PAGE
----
When the voting statistics were revealed, we got our answer. Significantly, both of these choices came from week 7, when Marcus enjoyed the pimp slot with ‘Higher and Higher’ – a performance which led to him being lampooned for the closing crucifixion pose, and memorably described by Sofabet’s Dug as looking like “the Reverend Marcus Sunshine, inspirational leader of an inflatable pink church in America’s Deep South”.

Week 7 comparisonDug was absolutely spot on to have perceived that this staging was alienating to the voting public – as the graph shows, Marcus clocked his weakest relative vote of the entire series, with the exception of week 2’s dreadful ‘Russian Roulette’. From the pimp slot, that is quite some going. Meanwhile, it was Little Mix’s best vote of the series by some distance.

Not only that, because these performances took place in the same week, producers will have been able to make a direct comparison between the two. They will have known that Marcus got barely half the vote of Little Mix that week. So when they sent him out again with his pink suit and gospel choir and got the choreographers to tell him to do that Jesus thing at the end again, they will have known exactly what the effect on the vote was likely to be.

Would the cheerful Liverpudlian have won if he’d been allowed to reprise ‘Reet Petite’, which the graph shows – that’s his week 5 spike – was indeed his best vote-getter? We’ll never know. What we do know is that producers weren’t willing to take that chance.

And to make sure the Scouse lad was dead and buried, they had him sing ‘Last Christmas’ on stage alone with little production, effectively scalping him in front of the huge Wembley Arena audience. This kill is detailed fully in the Betsfactor article we referred you to earlier.

So now we have the answer to the question we asked this time last year, after One Direction’s failure – what would it have taken to get them over the line? As it happens, all the questions we asked were irrelevant. Regional base? Not really. Whip out a guitar? Nope. Find some way for the public to identify with all the individuals? Again, it proved not necessary – by the final, most viewers probably knew Little Mix’s members as the one who sings, the one who cries and the other two.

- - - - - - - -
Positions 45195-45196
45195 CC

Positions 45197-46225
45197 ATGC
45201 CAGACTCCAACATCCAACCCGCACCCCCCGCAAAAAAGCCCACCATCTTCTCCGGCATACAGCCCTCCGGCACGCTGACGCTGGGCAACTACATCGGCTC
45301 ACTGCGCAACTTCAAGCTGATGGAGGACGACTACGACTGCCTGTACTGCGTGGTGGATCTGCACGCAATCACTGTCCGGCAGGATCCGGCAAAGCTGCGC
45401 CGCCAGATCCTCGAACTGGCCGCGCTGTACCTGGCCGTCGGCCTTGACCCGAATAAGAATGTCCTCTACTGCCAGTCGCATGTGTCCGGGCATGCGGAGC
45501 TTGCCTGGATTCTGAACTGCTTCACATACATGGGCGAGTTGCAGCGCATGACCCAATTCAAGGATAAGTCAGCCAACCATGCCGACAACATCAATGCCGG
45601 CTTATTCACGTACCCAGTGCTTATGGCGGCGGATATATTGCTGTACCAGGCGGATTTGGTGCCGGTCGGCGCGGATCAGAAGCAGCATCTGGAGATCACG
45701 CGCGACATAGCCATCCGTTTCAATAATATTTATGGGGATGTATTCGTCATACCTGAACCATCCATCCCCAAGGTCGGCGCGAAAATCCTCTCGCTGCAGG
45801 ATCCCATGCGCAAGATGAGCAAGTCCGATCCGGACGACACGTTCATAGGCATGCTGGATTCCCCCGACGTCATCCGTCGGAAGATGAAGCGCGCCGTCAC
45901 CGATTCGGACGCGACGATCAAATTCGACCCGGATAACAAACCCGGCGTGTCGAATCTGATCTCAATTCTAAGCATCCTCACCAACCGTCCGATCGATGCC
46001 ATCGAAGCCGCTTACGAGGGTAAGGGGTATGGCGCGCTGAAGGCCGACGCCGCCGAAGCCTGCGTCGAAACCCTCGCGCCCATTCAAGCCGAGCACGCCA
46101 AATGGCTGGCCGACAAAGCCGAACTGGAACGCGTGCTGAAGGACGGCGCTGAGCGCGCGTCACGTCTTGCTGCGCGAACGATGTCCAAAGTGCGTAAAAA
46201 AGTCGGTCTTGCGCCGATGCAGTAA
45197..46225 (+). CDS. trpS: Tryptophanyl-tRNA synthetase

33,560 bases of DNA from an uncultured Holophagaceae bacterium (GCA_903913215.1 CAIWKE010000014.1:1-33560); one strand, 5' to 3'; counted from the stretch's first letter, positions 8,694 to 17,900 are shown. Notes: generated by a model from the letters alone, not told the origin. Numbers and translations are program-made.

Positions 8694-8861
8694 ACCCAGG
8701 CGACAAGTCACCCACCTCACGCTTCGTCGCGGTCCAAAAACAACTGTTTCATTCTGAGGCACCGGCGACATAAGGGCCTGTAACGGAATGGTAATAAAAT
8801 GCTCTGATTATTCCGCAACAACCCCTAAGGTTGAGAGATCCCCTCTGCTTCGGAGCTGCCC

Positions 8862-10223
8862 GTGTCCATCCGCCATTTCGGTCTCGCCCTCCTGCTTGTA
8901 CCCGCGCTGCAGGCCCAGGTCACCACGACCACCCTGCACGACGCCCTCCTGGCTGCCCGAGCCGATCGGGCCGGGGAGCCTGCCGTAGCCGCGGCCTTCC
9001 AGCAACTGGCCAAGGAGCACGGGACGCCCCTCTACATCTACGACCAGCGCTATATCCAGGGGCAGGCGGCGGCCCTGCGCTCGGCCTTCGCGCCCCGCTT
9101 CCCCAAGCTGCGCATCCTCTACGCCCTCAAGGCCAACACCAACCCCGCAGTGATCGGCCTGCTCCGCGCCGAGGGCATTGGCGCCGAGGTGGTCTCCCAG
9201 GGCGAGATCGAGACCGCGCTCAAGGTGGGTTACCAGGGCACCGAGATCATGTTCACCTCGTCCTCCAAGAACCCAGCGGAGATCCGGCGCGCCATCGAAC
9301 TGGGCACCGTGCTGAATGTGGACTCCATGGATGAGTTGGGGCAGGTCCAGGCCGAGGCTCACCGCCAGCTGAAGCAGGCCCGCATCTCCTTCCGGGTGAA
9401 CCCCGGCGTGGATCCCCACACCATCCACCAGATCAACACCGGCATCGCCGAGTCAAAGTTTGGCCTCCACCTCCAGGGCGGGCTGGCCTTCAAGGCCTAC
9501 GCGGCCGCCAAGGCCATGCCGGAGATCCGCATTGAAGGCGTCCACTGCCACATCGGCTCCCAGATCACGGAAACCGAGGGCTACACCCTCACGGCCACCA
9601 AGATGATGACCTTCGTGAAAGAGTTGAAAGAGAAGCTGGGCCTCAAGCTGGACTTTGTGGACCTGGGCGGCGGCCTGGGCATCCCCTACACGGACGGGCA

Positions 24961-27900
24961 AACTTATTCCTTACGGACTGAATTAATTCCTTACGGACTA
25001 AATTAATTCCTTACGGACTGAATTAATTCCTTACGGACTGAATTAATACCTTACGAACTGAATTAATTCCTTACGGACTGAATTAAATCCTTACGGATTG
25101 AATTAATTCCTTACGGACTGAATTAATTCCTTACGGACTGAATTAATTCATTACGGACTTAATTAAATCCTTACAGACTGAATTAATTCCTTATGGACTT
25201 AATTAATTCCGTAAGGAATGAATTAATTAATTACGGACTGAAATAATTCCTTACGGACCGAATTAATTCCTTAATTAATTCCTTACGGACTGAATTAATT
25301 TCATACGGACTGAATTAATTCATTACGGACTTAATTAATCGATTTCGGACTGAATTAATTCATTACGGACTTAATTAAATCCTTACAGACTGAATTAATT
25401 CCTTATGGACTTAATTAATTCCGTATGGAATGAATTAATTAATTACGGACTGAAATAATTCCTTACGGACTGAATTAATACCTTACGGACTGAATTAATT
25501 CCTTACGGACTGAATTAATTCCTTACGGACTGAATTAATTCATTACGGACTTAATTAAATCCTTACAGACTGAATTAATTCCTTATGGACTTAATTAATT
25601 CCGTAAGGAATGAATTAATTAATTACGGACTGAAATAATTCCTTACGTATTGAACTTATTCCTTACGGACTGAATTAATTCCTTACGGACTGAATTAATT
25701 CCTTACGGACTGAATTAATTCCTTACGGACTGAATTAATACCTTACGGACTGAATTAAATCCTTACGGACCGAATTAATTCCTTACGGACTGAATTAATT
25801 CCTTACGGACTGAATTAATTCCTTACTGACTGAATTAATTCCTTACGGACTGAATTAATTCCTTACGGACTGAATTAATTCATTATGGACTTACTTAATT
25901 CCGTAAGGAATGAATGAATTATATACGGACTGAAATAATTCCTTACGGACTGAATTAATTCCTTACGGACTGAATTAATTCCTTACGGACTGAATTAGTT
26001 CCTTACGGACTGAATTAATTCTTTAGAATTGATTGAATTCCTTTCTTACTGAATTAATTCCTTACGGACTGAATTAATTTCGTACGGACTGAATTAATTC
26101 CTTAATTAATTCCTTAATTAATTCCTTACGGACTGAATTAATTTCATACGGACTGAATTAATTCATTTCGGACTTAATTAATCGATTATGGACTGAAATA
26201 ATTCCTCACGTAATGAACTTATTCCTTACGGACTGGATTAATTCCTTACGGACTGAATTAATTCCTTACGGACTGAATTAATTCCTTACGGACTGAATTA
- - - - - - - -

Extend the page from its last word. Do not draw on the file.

By focusing on what might be done differently with a group, we completely missed the key lesson: Nobble the group’s opponents! Six weeks worth of telling us how boring Matt Cardle and Rebecca Ferguson were might just have done the trick.

12 comments to X Factor 2011 Review Part 1 – How Little Mix Won: Extreme Nobbling

  • Tim B

    Great post! I too was mostly on Marcus for the final and was disappointed when Little Mix won. On the Saturday I was optimistic he could pull it off – the YouGov results were certainly very encouraging for us Marcus backers. What also led me to believe me that Little Mix would not win was the fact that viewers didn’t know their names in the same way that they did with One Direction. However, producers rectified this very effectively by placing them in jumpers with their NAMES on the front – clever!

    • Andrew

      Cheers, Tim! On the subject of YouGov we just interviewed their head of polling about how they do their X Factor polling – he gave us some very interesting insights, will post the interview later this week.

  • taichou

    yeah great analysis:) when Devlin was eliminated most of her support went to Littlemix as well, i wonder if she would be in final 4 taking Mishas place would Marcus even reach the final?

  • Matt

    Looks like you’ve stolen “the one who sings, the one who cries and the other two” from bitchfactor? I don’t think the producers were ever worried about Marcus winning, as he never topped a vote and was perilously close to the bottom 2 week 7 and 8 whereas Amelia, who whenever pulled off the best performance of the night topped the votes and looked like she was fishing in the same pool as LM for votes.

    • Andrew

      Hi Matt, it’s entirely possible we nicked that line from the wonderful Bitch Factor without remembering we’d read it there first – apologies and props to them if so

      I do think we can deduce from Marcus’s treatment in the final weekend that they were worried about him, and from the closeness of the vote in the final that they were right to be worried – he wasn’t that far behind, so the nobbling wasn’t overkill. Which is remarkable in itself given, as you say, how mediocre his vote performance had been up till then.

  • Jack

    I’ve been waiting a while for the review!

    Good article, strange that they didn’t go for the kill with Matt last year, but I think it is entirely the new production crew. I think the old producers didn’t think they could getaway with nobbling Matt as it would have required consistent attack (like Janet this year).